“It looked like a jail cell in the beginning,” Ms. Schall, 21, says.

She leveraged her summer job at Target to snatch up a $300 midcentury-modern-inspired armchair on sale for $80. She rigged an outdoor lantern to the ceiling using zip ties and command strips for mood lighting.

Her parents were supportive of her passion for interior design—until they had to help unload three cars’ worth of belongings, including a headboard her father built.

Bayla Felton-Jones, a freshman at Elizabeth City State University, in Elizabeth City, N.C., spent days this past summer planning every inch of his “light and airy modern” room. That includes the spacing of the honours certificates above his bed and the fluffy grey welcome mat outside his door.

“I want my college experience to be one I can remember, since I got robbed of high school with Covid, and my room is a part of that,” says Mr. Felton-Jones, 18.

His roommate, Quinn Miller, missed the memo.

Unable to find Mr. Miller on Instagram or Facebook before move-in on Aug. 16, Mr. Felton-Jones hoped for the best. He got pure practicality: blank walls, one pillow and a towel thrown over the end of the bed.

Mr. Miller won’t argue that he’s a minimalist. “I just sleep here pretty much,” says Mr. Miller, 20. “I don’t see a point in spending money on things that I don’t need.”

Mr. Felton-Jones’s friends and parents find the contrast between the two halves of the room hilarious. They tell him that when they walk in, “You first look at heaven, and then you look over and you’re like, ‘Oh, well, never mind.’ ”

His saving grace? The unmade bed is at least in his colour scheme.


Interior designer Thomas Hamel on where it goes wrong in so many homes.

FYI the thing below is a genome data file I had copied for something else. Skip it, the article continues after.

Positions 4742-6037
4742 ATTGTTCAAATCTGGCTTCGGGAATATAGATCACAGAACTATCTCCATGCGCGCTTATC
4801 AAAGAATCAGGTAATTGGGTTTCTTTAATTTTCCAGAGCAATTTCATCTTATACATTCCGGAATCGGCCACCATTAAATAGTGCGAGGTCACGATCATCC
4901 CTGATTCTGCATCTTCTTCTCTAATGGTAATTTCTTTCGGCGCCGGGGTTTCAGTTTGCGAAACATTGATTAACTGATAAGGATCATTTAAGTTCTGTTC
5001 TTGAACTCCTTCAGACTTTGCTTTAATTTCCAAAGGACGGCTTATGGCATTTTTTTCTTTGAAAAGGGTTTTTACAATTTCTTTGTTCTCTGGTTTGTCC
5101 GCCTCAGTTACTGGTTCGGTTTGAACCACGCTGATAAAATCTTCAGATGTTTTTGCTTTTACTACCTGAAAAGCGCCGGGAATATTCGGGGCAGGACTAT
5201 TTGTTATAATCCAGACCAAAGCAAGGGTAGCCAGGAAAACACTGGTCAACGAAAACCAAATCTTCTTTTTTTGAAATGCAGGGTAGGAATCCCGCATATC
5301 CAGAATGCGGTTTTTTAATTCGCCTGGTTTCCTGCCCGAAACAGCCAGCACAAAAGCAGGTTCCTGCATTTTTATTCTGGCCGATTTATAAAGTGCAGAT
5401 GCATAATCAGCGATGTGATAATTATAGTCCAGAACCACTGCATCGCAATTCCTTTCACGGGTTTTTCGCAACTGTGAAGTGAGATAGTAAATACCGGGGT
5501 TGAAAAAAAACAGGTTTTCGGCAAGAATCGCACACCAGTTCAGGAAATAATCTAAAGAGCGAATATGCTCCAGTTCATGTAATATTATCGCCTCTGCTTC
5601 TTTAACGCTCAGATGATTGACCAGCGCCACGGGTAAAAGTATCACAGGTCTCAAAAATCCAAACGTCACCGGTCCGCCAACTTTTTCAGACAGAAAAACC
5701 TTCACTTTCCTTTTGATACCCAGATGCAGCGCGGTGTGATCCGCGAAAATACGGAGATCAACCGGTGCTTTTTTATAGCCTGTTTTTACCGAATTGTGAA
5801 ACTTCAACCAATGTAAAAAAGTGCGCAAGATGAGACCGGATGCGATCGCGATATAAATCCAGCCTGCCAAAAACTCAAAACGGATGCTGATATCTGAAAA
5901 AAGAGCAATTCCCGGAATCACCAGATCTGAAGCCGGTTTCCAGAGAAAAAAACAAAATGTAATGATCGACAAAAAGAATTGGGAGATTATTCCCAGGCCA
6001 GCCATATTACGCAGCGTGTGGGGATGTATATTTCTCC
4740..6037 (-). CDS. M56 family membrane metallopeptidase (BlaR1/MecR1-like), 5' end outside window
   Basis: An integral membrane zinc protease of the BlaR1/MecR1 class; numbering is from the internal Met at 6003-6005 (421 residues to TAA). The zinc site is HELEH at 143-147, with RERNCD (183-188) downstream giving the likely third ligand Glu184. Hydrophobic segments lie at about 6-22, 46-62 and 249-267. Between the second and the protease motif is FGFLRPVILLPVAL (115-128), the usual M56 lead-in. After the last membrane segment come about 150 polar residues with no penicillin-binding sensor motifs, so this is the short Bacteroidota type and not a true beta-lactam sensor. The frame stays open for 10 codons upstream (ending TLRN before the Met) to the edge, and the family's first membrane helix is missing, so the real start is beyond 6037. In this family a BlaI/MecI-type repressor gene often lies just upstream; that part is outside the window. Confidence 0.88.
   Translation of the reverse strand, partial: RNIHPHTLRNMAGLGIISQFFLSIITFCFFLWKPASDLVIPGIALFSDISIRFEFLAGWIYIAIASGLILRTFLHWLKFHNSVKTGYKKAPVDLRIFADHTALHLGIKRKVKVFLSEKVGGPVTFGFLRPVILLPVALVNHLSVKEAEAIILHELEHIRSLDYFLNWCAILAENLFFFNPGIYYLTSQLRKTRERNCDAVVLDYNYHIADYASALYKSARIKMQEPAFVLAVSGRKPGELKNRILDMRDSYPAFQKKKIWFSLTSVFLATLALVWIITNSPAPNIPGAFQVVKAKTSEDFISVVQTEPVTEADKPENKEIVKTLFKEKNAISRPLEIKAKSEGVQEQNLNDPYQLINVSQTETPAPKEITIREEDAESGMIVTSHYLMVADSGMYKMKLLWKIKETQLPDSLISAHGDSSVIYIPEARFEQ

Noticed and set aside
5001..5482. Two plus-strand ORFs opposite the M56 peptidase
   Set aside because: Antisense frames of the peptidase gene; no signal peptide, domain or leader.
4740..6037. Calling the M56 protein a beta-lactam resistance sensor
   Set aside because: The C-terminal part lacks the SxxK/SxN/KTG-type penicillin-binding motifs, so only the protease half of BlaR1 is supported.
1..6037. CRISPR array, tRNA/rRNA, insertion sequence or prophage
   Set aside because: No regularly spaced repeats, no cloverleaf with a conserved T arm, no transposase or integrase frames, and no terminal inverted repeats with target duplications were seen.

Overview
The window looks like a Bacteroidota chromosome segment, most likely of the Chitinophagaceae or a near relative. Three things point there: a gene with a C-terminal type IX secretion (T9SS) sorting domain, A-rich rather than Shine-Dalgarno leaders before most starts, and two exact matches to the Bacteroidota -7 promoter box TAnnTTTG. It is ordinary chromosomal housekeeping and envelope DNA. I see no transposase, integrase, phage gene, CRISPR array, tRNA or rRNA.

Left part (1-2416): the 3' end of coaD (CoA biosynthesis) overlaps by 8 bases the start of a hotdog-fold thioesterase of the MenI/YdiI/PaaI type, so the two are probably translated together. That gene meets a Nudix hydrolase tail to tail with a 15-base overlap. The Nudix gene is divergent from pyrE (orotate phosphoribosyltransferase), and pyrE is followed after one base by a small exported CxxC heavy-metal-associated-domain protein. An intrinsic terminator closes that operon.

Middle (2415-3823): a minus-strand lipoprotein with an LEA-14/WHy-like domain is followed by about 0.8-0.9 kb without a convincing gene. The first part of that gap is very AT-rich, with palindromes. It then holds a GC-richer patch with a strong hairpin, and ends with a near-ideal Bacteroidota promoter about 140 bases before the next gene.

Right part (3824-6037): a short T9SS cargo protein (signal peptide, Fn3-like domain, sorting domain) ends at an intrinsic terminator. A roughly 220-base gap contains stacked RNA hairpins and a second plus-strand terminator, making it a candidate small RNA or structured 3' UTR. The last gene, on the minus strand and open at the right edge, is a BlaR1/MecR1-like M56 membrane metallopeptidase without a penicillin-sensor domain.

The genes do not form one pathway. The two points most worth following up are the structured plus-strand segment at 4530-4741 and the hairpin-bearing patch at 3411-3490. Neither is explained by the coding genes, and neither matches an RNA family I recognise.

Following the devastation of recent flooding, experts are urging government intervention to drive the cessation of building in areas at risk.

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RMIT expert says a conflation of factors is making the property market hard than ever to predict

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A leading property academic has described navigating the current Australian housing market ‘like steering a ship through a thick fog while trying to avoid obstacles’.

Lecturer in RMIT’s School of Property Construction and Project Management Dr Woon-Weng Wong said the combination of consecutive interest rate rises aimed at combating high inflation, higher property prices during the pandemic and cost of living pressures such as the end of the fuel excise that occurred this week made it increasingly difficult for those looking to enter or upgrade to find the right path.

“Property prices grew by approximately 25 percent over the pandemic so it’s unsurprising that much of that growth ultimately proved unsustainable and the market is now correcting itself,” Dr Wong says. “Despite the recent softening, the market is still significantly above its long-term trend and there are substantial headwinds in the coming months. Headline inflation is still red hot, and the central bank won’t back down until it reins in these spiralling prices.” 

This should be enough to give anyone considering entering the market pause, he says.

“While falling house prices may seem like an ideal situation for those looking to buy, once the high interest rates, taxes and other expenses are considered, the true costs of owning the property are much higher,” Dr Wong says. 

“People also must consider time lags in the rate hikes, which many are yet to feel to brunt of. It can take anywhere from 6 to 24 months before an initial change in interest rates eventually flows on to the rest of the economy, so current mortgage holders and prospective home buyers need to take this into account.”